Having said all that, I realize now that you probably came at night simply to avoid the crowds. I see now that what you wanted was a real conversation with someone who cared deeply about the same things you cared about.
Some have said that your coming at night was symbolic. They see you as a caricature of “those who walk in darkness.” That idea makes a certain kind of sense based on the ways that John’s gospel uses the themes of light and darkness. But since you came to Jesus, who later calls himself “the light of the world,” wouldn’t it make more sense to see you as someone who was moving out of darkness and into the light? You remind us that faith is a process. Understanding unfolds by degrees. Too often we forget that.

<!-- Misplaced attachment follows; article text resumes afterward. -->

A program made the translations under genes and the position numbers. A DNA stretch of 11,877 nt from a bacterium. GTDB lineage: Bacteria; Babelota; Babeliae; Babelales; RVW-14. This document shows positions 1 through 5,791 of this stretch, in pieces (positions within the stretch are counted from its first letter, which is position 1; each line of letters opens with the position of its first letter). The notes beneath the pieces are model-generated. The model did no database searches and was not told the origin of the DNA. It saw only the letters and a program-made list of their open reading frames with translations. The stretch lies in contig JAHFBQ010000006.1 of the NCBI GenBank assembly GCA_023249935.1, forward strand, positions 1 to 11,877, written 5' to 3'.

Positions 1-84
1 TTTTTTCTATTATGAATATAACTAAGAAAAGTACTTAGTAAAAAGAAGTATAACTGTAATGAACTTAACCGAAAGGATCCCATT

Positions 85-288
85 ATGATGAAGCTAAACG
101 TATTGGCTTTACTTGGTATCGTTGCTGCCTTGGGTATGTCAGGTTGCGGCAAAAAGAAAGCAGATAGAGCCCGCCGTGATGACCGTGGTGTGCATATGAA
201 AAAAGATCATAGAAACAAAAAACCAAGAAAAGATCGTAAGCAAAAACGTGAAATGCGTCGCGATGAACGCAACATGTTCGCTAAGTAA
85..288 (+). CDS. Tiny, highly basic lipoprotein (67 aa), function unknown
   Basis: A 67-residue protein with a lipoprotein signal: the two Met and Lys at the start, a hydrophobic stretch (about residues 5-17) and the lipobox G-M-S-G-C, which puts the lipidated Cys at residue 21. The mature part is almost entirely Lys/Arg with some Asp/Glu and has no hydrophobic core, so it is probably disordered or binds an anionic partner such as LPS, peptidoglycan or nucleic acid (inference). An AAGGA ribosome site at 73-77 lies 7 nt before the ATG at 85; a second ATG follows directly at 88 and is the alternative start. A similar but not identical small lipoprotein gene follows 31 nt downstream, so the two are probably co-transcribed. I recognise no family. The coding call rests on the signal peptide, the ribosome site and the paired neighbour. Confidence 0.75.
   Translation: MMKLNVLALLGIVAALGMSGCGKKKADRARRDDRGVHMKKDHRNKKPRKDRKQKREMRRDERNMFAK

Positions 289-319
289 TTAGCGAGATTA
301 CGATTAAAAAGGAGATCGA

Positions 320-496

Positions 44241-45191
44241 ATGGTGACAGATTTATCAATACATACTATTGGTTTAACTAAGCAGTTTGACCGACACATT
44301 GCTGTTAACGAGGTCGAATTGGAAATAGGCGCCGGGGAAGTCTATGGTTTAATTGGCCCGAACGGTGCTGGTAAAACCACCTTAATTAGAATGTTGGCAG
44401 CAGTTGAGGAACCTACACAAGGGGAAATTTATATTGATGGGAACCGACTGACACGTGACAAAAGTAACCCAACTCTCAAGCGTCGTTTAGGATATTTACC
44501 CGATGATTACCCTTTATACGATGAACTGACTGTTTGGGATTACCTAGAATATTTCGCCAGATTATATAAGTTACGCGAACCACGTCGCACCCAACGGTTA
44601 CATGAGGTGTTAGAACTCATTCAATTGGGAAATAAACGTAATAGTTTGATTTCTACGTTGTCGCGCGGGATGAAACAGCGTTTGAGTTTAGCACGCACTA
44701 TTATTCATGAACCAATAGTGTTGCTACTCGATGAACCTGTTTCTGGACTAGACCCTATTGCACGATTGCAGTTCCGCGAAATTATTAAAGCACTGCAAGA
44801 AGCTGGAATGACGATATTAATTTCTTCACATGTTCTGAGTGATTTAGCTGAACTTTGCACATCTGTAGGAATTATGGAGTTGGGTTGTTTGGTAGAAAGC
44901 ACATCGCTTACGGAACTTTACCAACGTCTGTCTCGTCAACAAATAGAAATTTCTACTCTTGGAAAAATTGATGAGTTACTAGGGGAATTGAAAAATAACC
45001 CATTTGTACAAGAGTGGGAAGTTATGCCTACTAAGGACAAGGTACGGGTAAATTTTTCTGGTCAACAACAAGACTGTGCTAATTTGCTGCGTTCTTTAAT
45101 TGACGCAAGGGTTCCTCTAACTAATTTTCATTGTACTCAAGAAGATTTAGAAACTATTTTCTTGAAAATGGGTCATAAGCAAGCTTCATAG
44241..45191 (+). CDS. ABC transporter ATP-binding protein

I’ve also been thinking, Nicodemus, about that first thing you said to Jesus when you sat down to talk: “Rabbi, we know that you are a teacher who has come from God; for no one can do these signs that you do apart from the presence of God.” It’s kind of sad, really, but in our time and our culture, when someone greets you with flattery like that, our first impulse is to hold onto our wallets. But I’ve come to think you were really in earnest when you said it. You showed him such respect, calling him rabbi and acknowledging not just the powerful things he had done, but the source of that power. You acknowledged his relationship with the one he called Father, though you couldn’t possibly have understood the true nature of that relationship.